There's a reason why humans feel so drawn to bodies of water.
The ancient Romans knew this. They integrated fountains into their living spaces because they liked the ambiance it created so much. They enjoyed the gentle sound the running water would make, the iucundissimum murmur. Something about the water merely made any garden or living space aesthetically pleasing to them. Fountains, lakes, waterfalls - all of these have similar effects on the person present.
As for me, I've always held a special place in my heart for the ocean.
San Carlos has been a favorite vacation spot for my family and me for many years, a little gem of a beach town right by the Gulf of California. One of my aunts has a house there, nestled away a few miles from shore. This tends to be where we usually stay on our visits. We would begin the drive from my hometown in the afternoon and arrive in the stillness of the warm, breezy night.
I've always been intrigued by the feeling of arriving at a favorite vacation destination in the night-time. It feels like the darkness of the night has wrapped up my favorite place and tucked it safely away, like a secret meant for only me and San Carlos to share. As a kid, I'd excitedly anticipate that next morning when I would wake up with the sun shining through the window of the room in the house my family shared, ready to indulge in one of life's greatest pleasures. But I knew that the night was also telling me to be patient. To breathe in the saltiness of the ocean air and hear the breeze dancing lightly through the palm trees was to feel it whisper to me: "No rush, I'll be waiting for you in the morning, dear friend."
I would wake up in the morning, bright-eyed and overzealous, eat cereal and mantecadas with my family, and put on my swimsuit, all the while rushing everyone so we could make the drive to the beach itself. After my mom had slathered my siblings and me with three coats of sunscreen, we would make the drive.
Finally, after finding a parking spot, making the mini-trek through the scorching-hot sand, setting up the tarp, and unloading the snacks, towels, chairs and ice chests, I was finally free to kick off my chanclas and run full-speed into the waves. The water was always a little cold at first, but that never mattered much to me. You just had to keep swimming.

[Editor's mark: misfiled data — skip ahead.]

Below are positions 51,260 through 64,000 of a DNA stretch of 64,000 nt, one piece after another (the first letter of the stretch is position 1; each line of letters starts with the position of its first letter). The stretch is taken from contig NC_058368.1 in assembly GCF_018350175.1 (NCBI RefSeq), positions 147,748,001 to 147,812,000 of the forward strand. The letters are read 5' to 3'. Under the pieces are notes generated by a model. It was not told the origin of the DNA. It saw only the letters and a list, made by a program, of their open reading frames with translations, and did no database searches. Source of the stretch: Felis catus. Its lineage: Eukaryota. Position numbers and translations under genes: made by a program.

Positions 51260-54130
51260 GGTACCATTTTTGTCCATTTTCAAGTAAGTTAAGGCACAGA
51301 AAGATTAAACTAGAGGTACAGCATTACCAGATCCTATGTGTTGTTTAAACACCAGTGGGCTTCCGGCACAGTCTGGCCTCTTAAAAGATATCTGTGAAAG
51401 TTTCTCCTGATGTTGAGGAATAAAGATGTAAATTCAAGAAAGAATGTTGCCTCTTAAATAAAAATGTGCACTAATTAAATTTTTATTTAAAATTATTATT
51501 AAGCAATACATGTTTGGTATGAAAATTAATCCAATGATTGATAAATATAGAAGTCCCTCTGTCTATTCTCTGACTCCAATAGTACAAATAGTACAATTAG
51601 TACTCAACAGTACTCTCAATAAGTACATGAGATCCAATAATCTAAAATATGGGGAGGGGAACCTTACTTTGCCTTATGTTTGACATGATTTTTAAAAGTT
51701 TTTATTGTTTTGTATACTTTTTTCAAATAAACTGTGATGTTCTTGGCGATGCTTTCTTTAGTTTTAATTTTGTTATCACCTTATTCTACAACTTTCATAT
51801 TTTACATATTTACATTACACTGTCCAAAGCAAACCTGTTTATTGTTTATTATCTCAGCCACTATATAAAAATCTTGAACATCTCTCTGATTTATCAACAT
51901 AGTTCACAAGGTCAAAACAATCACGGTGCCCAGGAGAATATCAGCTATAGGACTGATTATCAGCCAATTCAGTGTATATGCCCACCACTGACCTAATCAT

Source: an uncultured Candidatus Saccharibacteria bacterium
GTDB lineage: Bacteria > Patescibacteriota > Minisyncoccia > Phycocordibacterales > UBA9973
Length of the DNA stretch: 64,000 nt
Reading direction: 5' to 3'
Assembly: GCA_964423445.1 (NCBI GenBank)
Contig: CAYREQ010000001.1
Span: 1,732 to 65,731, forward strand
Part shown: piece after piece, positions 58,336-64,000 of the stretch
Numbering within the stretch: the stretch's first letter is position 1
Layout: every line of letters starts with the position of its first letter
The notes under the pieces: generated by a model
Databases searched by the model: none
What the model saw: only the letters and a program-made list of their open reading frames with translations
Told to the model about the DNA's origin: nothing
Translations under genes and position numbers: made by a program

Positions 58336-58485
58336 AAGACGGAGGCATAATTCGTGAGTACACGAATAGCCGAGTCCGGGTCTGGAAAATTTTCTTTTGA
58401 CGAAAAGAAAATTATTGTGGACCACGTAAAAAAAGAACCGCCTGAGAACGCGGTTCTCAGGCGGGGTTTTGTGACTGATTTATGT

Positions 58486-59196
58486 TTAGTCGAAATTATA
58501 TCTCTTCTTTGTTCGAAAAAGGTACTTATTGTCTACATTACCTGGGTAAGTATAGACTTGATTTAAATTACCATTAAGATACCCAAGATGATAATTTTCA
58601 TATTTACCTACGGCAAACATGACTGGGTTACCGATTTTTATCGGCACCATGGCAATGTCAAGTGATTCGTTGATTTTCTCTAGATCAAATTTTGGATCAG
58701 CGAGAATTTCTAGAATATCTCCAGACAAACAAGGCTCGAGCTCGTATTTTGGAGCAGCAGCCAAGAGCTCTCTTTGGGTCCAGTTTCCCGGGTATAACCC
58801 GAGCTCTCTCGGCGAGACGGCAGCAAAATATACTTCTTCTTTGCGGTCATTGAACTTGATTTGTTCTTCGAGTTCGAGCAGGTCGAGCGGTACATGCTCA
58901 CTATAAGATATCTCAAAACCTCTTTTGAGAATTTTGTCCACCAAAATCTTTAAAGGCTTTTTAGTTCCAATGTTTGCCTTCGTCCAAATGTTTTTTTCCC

I'd be wearing goggles so I could open my eyes safely underwater, dunking my head in and seeing if I could spot any fish below. The water felt wonderful on my skin and this utter peace would course through me. I'd swim around and lie on my back on the water with my feet up (because as much as I loved the ocean, I was still respectful enough to be wary of it). My cousins and I also had a game of attempting to catch the waves and see who could ride them furthest to the shore. Sometimes, we'd go into the very shallow area and let the waves roll us around. This was fun for a few years, but I must admit that it does leave sand impossibly stuck in your swimsuit. If our younger cousins were there, we'd build little sand castles with them on the shore. Observing the little kids play at the beach made it even more enjoyable for me. It was like reliving parts of your childhood while helping form theirs. I'd also sometimes go for short runs along the shore, despite the fact that the uneven ground is probably very bad for your ankles. And even though over the years there have been some jellyfish run-ins (and even a stingray one year), I've never been able to lose any love for it.
Being older now, I'm definitely more careful not to come home with a mountain of sand in my hair and am less inclined to look for the fish and crabs lying beneath the waves. However, standing where land meets sea, I am still captivated by its wonders. I am still reminded of my smallness. I am still in awe of how this vast expanse of water connects us to far off lands and people we may never meet. And the peace it inspires within will always remain the same.